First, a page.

5 Perks of Being Kind
By Carol Salinas
Do you remember your last act of kindness followed by the radiating feeling of warmth and joy engulfing your being? There are a number of perks to being kind towards others especially without the expectation of getting something in return. But even the simplest deed of kindness always pays back and can benefit you in many different ways.
1. The Feeling of Happiness
According to research, when you are kind to someone else, your brain begins to produce dopamine, making you feel happier and also boosts your energy levels. So, the next time you feel low or are just not in the best mood, try an act of kindness.
According to Dr. Oliver Scott Curry, from the Institute of Cognitive and Evolutionary Anthropology at the University of Oxford, he says : 'Humans are social animals. We are happy to help family, friends, colleagues, community members and even strangers under some conditions. This research suggests that people do indeed derive satisfaction from helping others. This is probably because we genuinely care about others' welfare, and because random acts of kindness are a good way of making new friends, and kick-starting supportive social relationships.'
2. Helping You Learn Better
Scientifically it is proven that practicing kindness in a learning environment like school, has a positive effect on your health and improves your cognitive ability. This is triggered by Serotonin, a chemical reaction in your brain that is responsible for balancing your mood; and helps you think more clearly. The more kind you are in class, the better the learning experience and the happier you are.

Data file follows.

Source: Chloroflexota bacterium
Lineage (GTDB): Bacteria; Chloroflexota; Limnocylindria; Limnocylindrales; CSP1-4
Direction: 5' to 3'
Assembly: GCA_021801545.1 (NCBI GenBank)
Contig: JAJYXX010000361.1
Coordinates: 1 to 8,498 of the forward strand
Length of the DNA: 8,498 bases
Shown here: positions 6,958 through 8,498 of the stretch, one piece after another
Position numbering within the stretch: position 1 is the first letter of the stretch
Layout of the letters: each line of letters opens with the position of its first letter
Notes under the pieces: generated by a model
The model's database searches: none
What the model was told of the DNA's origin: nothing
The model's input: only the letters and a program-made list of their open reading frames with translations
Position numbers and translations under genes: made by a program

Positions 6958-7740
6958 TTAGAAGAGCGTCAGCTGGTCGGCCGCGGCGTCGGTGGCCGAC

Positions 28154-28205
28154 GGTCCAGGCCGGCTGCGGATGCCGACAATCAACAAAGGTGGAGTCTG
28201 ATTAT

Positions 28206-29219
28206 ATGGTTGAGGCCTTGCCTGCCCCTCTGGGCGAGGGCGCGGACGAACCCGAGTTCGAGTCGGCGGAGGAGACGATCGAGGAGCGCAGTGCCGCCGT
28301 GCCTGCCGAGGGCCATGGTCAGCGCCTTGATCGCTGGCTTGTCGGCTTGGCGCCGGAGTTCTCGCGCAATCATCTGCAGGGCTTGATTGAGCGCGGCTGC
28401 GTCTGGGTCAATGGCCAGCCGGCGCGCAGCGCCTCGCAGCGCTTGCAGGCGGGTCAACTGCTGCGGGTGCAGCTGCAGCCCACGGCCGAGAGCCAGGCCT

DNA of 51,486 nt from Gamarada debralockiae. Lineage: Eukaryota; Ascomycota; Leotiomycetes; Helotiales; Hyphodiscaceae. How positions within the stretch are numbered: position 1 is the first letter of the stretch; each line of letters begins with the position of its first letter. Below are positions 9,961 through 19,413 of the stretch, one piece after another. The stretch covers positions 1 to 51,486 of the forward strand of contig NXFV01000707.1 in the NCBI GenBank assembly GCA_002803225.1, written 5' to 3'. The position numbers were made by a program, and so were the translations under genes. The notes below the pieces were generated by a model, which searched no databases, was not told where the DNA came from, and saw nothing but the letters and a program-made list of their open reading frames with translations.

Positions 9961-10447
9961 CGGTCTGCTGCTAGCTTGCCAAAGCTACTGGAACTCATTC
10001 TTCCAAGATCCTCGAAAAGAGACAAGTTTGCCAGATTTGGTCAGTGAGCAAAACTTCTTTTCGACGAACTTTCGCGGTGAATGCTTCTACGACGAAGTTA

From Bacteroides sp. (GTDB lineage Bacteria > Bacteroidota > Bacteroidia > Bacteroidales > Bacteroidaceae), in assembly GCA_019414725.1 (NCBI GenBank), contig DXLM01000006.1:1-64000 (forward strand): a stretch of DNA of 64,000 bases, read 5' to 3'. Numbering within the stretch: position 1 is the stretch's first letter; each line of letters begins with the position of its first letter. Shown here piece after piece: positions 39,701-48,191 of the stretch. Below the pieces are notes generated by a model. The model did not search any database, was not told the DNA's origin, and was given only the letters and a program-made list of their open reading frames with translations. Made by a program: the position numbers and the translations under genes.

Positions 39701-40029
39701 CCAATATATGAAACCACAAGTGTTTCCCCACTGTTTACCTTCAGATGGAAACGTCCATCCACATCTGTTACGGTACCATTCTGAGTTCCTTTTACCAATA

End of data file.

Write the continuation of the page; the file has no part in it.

Rick Weissbourd, author of The Parents We Mean to Be and Director of the Making Caring Common project at Harvard says that kids learn more when kindness and tolerance run through a school culture. In addition, research shows that kindness can be taught and learned at school, giving children the opportunity to learn social and emotional skills and develop emotional intelligence.
3. Decrease The Levels Of Stress
The other benefits of serotonin (both for the person who is being kind and the person who is receiving the act of kindness) is the decrease of stress levels. But it doesn’t stop there! Anyone who is also watching the act of kindness also experiences stress reduction.
A good example of this might be to help someone crossing the street or finding the address of a particular place for someone. Whether you’re helping an individual or a group of people, the more people you help, the better everyone feels.
4. Improve Your Self-Esteem
We’ve talked a lot about being kind to others. But what about being kind to yourself? What about self-care? Did you know something as simple as having a hot shower or serving yourself a hot beverage can improve your self-esteem? Whether you’re practicing yoga or giving someone a hug, taking care of yourself is just as important as being kind to others.
According to Sharon Salzberg, meditation teacher and the author of The Kindness Handbook, “Kindness can manifest as compassion, as generosity, as paying attention.”
5. Make Connections
Practicing kindness also helps with the development of empathy and fortifies connections with peers.
For instance, kind acts such as buying a coffee for a co-worker or friend can strengthen the existing friendship. Or volunteering for an organization or charity is a good opportunity to meet new people and develop new connections.
If you take a moment to be kind in your daily life, not only will you benefit but others around you will too. How are you practicing kindness? Let us know on all social media platforms @vibe105to !